No. I have taken two interventions and I get no more extra time.
The purpose of my telling the House about the hospital is that the James Paget hospital shows that a well run NHS hospital can operate within the finances available to it, meet all its targets and deliver quality services without any deficits.
I do not have time to go into so much detail on primary care and community services, but suffice it to say that Waveney primary care trust set out its own "care closer to home" approach before the Government paper, so we see an important role for our community hospitals. The Lowestoft hospital, which faced closure, has had a major overhaul with massive investment, and I welcome the Government's announcement of £700 million more across the country and hope that some of it will come our way.
Many of my constituents in the western part of the area are served by All Hallows hospital. It belongs to a charitable trust and has provided services for many years for elderly NHS patients in my constituency and in south Norfolk. A problem arises, however, when two neighbouring trusts do not move in the same direction, and we have such a problem at the moment with South Norfolk PCT, which is talking about reducing the number of contracts. If it does that, there will be a knock-on effect in my constituency, where the local trust wants to go in another direction, so I hope that we will see greater co-ordination. With practice-based commissioning, I know that local people will want to choose that hospital and that GPs will want to send them there, so with that type of commissioning and the new payments system, we hope we have a future.
As I said, the best thing to happen to primary care in my constituency was the formation again in the recent reconfiguration of a Great Yarmouth and Waveney PCT. That organisation can focus on commissioning the health services that are right for our local area based on local need, working closely with local GPs to serve local people, maintaining that relationship with the local hospital, and getting the funding appropriate to our needs. In mental health, we have brand-new facilities for in-patients. The ambulance service has turned itself around completely, as I said, and I expect it to get a good rating from the Healthcare Commission tomorrow.
What has made the difference since 1997? Obviously, the increased funding, which the Conservatives opposed, has made a great deal of difference, but the other element that has made a difference is targets. The Opposition criticise targets, but if life was so good without targets, why was the NHS such a mess in 1997? I admire medical professionals; I work closely with them and I know that they are dedicated, but they need co-ordination and direction. I do not think that we can simply leave them alone to get on with it.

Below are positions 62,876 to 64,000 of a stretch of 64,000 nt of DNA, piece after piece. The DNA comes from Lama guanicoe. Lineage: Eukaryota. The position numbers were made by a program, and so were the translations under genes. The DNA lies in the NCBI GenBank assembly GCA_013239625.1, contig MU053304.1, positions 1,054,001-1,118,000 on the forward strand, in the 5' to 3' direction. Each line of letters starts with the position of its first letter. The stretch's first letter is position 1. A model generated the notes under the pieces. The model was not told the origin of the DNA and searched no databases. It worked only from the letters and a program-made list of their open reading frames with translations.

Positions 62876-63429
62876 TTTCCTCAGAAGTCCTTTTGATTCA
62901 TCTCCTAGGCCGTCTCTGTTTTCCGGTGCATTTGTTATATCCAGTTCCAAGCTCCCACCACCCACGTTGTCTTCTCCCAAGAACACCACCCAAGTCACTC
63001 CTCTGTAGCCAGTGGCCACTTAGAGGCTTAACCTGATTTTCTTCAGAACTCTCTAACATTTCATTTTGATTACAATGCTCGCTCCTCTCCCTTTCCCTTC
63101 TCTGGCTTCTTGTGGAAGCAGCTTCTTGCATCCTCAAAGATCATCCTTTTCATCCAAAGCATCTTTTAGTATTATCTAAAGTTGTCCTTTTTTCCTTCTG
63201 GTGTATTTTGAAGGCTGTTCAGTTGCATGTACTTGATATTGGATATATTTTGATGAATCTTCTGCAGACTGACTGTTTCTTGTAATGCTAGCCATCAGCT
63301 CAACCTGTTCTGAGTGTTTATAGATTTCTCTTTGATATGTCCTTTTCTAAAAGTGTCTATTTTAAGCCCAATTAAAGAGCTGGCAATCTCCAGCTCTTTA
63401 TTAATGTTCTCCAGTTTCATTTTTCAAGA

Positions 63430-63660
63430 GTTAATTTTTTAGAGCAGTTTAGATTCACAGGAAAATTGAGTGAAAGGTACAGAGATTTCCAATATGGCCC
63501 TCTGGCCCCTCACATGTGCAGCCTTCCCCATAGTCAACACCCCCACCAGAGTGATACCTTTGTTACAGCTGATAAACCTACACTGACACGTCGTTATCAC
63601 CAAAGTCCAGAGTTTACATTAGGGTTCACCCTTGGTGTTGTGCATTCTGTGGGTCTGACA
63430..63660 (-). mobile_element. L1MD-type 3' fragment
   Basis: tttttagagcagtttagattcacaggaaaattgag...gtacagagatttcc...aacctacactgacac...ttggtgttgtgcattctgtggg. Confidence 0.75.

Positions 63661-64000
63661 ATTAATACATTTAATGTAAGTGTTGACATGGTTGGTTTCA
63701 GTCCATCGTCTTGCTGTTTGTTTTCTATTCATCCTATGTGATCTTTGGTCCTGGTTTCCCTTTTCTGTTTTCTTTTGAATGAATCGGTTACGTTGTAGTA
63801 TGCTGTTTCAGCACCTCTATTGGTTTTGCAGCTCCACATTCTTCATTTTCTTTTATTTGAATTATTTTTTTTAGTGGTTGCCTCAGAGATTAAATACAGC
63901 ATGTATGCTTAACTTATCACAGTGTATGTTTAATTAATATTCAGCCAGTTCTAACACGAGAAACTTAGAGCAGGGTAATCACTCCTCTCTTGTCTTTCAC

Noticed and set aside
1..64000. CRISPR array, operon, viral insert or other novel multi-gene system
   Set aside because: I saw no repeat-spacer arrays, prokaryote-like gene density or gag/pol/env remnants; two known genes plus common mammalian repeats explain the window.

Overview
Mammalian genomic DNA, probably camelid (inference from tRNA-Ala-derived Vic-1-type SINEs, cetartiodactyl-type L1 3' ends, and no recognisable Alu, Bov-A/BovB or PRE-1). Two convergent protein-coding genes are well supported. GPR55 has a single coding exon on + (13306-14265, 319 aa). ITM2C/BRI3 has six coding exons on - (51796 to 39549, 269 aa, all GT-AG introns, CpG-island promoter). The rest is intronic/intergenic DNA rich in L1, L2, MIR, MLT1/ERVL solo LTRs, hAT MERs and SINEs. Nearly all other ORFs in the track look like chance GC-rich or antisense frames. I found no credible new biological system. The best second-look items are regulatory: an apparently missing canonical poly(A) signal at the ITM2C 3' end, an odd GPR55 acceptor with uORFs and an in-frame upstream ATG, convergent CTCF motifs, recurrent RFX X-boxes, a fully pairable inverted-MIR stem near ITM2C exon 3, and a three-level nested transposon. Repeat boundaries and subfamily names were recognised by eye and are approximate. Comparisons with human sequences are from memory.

That raises the question: what is the role of politicians in the NHS? I attended a meeting in Manchester where a gentleman from the British Medical Association kept referring to politicians "meddling" in the NHS. Well, my constituents expect me to meddle in the NHS—they elected me to meddle in the NHS. Every month some of them write to me asking me to meddle in the NHS, and the people who ask me to meddle the most are BMA members—local doctors. They ask me to lobby Ministers to get things done, and sometimes—quite regularly, in fact—it works. If politicians do not involve themselves in that way, people will ask what is the point of voting for them and turnout will fall even lower.
I do not want to hand over the NHS to an independent board. I do not believe that it would be independent or be seen to be independent. Politicians would still get the blame for things that go wrong, but they would have no power to deal with them. I wonder what an independent board would become under the Conservatives. I worry that it would float away in the direction of charges, self-pay, patients' passports, vouchers and all the other principles that we have often heard stated by Conservative Members.
I think that the NHS is safest in politicians' hands because the British people, who cherish the NHS, will punish those politicians who do not look after it, as they did the Conservatives in 1997. Politicians know that. That is why we are committed to the NHS and why the Conservatives just pretend to be. The Conservatives and their newspapers are trying to present a picture of an NHS that is falling apart, but the NHS Confederation has just published a report, "Lost in translation", which points out that when people who have been in hospital are asked about the experience, they say that they had good treatment. Some of them think they were lucky, but they were not lucky; they just voted Labour three times and they now have a Labour NHS.